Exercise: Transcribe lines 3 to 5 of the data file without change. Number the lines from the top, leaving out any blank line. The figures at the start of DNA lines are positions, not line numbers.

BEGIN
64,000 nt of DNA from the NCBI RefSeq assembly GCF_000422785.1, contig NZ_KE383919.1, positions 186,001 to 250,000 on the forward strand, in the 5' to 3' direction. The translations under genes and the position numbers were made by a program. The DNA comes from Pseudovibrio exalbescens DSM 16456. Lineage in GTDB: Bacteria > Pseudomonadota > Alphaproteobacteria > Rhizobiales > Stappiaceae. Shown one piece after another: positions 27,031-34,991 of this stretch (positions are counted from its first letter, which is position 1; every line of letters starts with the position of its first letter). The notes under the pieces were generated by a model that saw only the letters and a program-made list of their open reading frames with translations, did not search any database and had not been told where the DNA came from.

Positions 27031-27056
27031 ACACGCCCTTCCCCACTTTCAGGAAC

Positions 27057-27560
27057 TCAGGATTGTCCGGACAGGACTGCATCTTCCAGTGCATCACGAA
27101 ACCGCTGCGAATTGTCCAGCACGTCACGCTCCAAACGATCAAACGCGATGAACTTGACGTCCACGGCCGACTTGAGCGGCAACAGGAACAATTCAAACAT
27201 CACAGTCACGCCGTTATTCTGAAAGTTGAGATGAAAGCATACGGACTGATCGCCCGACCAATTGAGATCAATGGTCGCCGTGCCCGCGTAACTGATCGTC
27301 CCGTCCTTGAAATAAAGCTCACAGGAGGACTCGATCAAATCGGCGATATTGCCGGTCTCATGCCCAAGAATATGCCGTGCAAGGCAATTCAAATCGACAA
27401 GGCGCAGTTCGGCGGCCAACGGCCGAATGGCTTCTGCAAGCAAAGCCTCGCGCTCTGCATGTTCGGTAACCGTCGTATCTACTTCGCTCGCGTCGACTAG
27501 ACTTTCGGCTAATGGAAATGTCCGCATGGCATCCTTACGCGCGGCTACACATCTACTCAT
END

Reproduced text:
27031 ACACGCCCTTCCCCACTTTCAGGAAC

Positions 27057-27560
27057 TCAGGATTGTCCGGACAGGACTGCATCTTCCAGTGCATCACGAA